The defendant was convicted of murder in the first degree and armed burglary and sentenced to life in prison. The convictions were affirmed. Nesbitt thereafter filed several post-conviction motions in the trial court, including motions for a new trial, discovery, and for funds for experts. The motions were denied, and he then applied to a single justice of this court for leave to appeal from that denial pursuant to G.L. c. 278, § 33E. The single justice denied this application. Nesbitt purports to appeal from the single justice's ruling. He has also filed a motion to stay the appeal while he pursues an ineffective assistance of counsel claim in the trial court. The stay was granted on January 28, 2011. The Commonwealth moved to vacate the stay and dismiss the appeal.
        The single justice's decision, acting as a gatekeeper, is final and unreviewable. Commonwealth v. Scott, 437 Mass. 1008 (2002). Nesbitt cannot appeal to the full court (and, accordingly, no stay is warranted). The stay entered on January 28 is vacated and the appeal is dismissed.

So ordered.

 Prepared by JWK

Monday, April 11, 2011

Com. v. Bautista

Commonwealth v. Bautista
Massachusetts Supreme Judicial Court
April 11, 2011
459 Mass. 306

Bail, Surety.

Ernest Solomon appeals an order of bail forfeiture after the United States Department of Immigration and Customs Enforcement took the defendant in the case into custody.  The Supreme Judicial Court concluded that Solomon could not prove that an act of the United States government caused the defendant’s default.  Therefore, the exception to the rule regarding the forfeiture of bail because noted in G.L.c. 276 § 70 did not apply.  Furthermore, the Court rejected the defendant’s argument that order of the bail forfeiture was improper because the court ordered the forfeiture instead of the Commonwealth requesting it.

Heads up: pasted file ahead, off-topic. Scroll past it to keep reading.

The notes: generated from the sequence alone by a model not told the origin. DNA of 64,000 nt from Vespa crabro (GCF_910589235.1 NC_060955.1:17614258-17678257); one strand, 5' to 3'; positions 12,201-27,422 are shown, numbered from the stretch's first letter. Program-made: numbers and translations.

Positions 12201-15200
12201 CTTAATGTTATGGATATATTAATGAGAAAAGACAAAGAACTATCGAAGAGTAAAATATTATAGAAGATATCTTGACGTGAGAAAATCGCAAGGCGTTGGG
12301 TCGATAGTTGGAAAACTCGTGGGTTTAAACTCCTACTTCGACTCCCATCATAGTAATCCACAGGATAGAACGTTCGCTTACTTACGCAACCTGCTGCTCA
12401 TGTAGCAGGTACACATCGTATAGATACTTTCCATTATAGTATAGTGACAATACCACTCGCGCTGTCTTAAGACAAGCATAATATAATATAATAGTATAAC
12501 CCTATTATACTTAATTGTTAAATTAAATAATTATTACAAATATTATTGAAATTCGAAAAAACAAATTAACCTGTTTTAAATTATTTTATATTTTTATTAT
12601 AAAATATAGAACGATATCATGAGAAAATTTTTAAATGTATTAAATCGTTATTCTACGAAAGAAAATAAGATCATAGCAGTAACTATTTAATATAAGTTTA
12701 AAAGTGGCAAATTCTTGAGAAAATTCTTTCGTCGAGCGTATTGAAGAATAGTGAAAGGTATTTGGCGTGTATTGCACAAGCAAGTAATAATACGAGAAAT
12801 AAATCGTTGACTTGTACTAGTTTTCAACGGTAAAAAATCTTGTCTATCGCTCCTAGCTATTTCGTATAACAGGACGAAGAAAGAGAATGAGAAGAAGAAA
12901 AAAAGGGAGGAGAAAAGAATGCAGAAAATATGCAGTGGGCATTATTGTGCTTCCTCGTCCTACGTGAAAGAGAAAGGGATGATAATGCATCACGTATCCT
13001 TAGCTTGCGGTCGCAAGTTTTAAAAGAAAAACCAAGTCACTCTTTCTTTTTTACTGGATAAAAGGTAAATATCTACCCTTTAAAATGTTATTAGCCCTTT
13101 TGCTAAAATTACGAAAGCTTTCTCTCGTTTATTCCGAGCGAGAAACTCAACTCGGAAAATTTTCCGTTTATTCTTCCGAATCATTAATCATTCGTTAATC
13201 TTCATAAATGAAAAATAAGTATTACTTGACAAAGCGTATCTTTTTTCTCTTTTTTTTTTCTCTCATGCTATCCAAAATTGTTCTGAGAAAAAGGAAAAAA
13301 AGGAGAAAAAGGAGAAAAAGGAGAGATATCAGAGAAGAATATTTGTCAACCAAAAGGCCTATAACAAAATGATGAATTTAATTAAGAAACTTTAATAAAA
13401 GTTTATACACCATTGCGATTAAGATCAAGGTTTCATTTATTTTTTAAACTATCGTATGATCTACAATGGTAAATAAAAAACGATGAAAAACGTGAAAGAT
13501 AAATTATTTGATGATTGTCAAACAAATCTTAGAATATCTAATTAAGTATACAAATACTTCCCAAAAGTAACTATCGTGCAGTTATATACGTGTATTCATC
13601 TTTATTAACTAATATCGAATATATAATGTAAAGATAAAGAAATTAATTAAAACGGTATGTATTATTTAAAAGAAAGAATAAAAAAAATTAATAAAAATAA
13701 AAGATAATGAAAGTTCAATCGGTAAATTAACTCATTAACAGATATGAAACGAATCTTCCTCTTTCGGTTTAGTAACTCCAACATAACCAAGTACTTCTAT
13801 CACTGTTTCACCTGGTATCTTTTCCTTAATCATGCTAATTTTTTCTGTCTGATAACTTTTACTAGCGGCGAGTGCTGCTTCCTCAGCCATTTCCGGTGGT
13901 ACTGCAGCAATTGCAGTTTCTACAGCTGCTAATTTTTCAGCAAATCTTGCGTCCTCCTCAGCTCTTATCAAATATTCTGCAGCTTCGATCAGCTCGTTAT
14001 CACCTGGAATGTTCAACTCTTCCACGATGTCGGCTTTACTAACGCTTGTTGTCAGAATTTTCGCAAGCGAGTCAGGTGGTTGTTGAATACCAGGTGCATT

Friday, April 8, 2011

Com. v. Hanson

Commonwealth v. Hanson
Massachusetts Appeals Court
April 8, 2011.
79 Mass. App. Ct. 233

Double Jeopardy, Assistance of counsel, Sufficiency of the Evidence

The jury found the defendant guilty of possession of crack cocaine with intent to distribute, distribution of crack cocaine, and distribution within a school zone.  On appeal, the Commonwealth conceded that it was an error to admit the drug certificates into evidence against the defendant.  The Commonwealth agreed that the Appeals Court should reverse the defendant’s convictions.  However, the defendant argued that there was insufficient evidence at trial to find him guilty and double jeopardy should bar a retrial of the defendant.  The defendant also argued that his trial counsel was ineffective in that he failed to file a motion to suppress the crack cocaine that the officer found before the defendant’s arrest.  The Appeals Court disagreed with the defendant and found that the Commonwealth could retry the defendant with the evidence presented at trial.

Friday, April 1, 2011

Comm. v. Sanchez

Commonwealth v. Dagoberto Sanchez
79 Mass. App. Ct. 189 (2011)
April 1, 2011
Massachusetts Appeals Court

Criminal, Challenge to jurors, improper peremptory challenges, self-defense, defense of others

A Superior Court jury found the defendant guilty of second-degree murder and the unlawful possession of a firearm.  The defendant argued on appeal that the trial judge erred in allowing the Commonwealth’s peremptory challenges during jury empanelment and that he also failed to give proper instructions on defense of another.  The Appeals Court affirmed the convictions.